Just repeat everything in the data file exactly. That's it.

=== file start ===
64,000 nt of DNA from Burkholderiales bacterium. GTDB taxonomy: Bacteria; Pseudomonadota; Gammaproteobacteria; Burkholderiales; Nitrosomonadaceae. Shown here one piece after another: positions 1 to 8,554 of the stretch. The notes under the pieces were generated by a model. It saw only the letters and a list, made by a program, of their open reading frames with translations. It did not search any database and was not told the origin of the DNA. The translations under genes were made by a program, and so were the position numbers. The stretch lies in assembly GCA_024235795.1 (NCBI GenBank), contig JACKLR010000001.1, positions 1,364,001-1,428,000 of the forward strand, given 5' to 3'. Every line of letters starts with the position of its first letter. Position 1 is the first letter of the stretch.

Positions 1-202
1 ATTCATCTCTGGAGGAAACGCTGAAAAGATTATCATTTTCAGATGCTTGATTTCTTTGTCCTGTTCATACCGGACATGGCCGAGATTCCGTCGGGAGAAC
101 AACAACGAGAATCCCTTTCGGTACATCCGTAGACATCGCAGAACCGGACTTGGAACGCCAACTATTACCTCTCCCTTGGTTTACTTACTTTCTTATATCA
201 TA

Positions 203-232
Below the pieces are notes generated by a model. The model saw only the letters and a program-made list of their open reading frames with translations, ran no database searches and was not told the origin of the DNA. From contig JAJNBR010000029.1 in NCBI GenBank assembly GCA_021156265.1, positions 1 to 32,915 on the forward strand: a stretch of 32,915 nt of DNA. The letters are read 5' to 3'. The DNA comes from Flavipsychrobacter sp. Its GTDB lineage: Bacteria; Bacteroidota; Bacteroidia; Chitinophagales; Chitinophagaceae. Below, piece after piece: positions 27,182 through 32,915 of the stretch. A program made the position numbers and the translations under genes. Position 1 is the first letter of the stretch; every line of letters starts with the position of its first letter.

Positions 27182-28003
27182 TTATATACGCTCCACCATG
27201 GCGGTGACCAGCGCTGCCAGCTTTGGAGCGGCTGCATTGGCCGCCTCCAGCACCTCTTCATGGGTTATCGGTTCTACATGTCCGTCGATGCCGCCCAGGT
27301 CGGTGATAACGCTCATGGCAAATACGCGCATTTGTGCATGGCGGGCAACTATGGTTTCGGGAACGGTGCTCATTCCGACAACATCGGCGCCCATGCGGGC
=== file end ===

64,000 nt of DNA from Burkholderiales bacterium. GTDB taxonomy: Bacteria; Pseudomonadota; Gammaproteobacteria; Burkholderiales; Nitrosomonadaceae. Shown here one piece after another: positions 1 to 8,554 of the stretch. The notes under the pieces were generated by a model. It saw only the letters and a list, made by a program, of their open reading frames with translations. It did not search any database and was not told the origin of the DNA. The translations under genes were made by a program, and so were the position numbers. The stretch lies in assembly GCA_024235795.1 (NCBI GenBank), contig JACKLR010000001.1, positions 1,364,001-1,428,000 of the forward strand, given 5' to 3'. Every line of letters starts with the position of its first letter. Position 1 is the first letter of the stretch.

Positions 1-202
1 ATTCATCTCTGGAGGAAACGCTGAAAAGATTATCATTTTCAGATGCTTGATTTCTTTGTCCTGTTCATACCGGACATGGCCGAGATTCCGTCGGGAGAAC
101 AACAACGAGAATCCCTTTCGGTACATCCGTAGACATCGCAGAACCGGACTTGGAACGCCAACTATTACCTCTCCCTTGGTTTACTTACTTTCTTATATCA
201 TA

Positions 203-232
Below the pieces are notes generated by a model. The model saw only the letters and a program-made list of their open reading frames with translations, ran no database searches and was not told the origin of the DNA. From contig JAJNBR010000029.1 in NCBI GenBank assembly GCA_021156265.1, positions 1 to 32,915 on the forward strand: a stretch of 32,915 nt of DNA. The letters are read 5' to 3'. The DNA comes from Flavipsychrobacter sp. Its GTDB lineage: Bacteria; Bacteroidota; Bacteroidia; Chitinophagales; Chitinophagaceae. Below, piece after piece: positions 27,182 through 32,915 of the stretch. A program made the position numbers and the translations under genes. Position 1 is the first letter of the stretch; every line of letters starts with the position of its first letter.

Positions 27182-28003
27182 TTATATACGCTCCACCATG
27201 GCGGTGACCAGCGCTGCCAGCTTTGGAGCGGCTGCATTGGCCGCCTCCAGCACCTCTTCATGGGTTATCGGTTCTACATGTCCGTCGATGCCGCCCAGGT
27301 CGGTGATAACGCTCATGGCAAATACGCGCATTTGTGCATGGCGGGCAACTATGGTTTCGGGAACGGTGCTCATTCCGACAACATCGGCGCCCATGCGGGC